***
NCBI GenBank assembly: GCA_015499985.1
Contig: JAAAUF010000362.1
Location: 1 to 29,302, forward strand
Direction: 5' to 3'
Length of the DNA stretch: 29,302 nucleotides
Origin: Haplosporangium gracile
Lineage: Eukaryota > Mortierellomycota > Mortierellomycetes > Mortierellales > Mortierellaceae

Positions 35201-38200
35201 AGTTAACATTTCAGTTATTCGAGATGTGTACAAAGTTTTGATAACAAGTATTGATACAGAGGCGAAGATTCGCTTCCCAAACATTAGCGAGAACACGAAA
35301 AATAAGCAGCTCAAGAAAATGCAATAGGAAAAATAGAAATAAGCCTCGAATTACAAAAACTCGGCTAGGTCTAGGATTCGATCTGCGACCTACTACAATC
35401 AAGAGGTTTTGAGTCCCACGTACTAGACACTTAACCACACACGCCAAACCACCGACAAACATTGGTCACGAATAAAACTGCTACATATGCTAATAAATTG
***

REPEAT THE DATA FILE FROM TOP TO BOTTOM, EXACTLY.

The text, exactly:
NCBI GenBank assembly: GCA_015499985.1
Contig: JAAAUF010000362.1
Location: 1 to 29,302, forward strand
Direction: 5' to 3'
Length of the DNA stretch: 29,302 nucleotides
Origin: Haplosporangium gracile
Lineage: Eukaryota > Mortierellomycota > Mortierellomycetes > Mortierellales > Mortierellaceae

Positions 35201-38200
35201 AGTTAACATTTCAGTTATTCGAGATGTGTACAAAGTTTTGATAACAAGTATTGATACAGAGGCGAAGATTCGCTTCCCAAACATTAGCGAGAACACGAAA
35301 AATAAGCAGCTCAAGAAAATGCAATAGGAAAAATAGAAATAAGCCTCGAATTACAAAAACTCGGCTAGGTCTAGGATTCGATCTGCGACCTACTACAATC
35401 AAGAGGTTTTGAGTCCCACGTACTAGACACTTAACCACACACGCCAAACCACCGACAAACATTGGTCACGAATAAAACTGCTACATATGCTAATAAATTG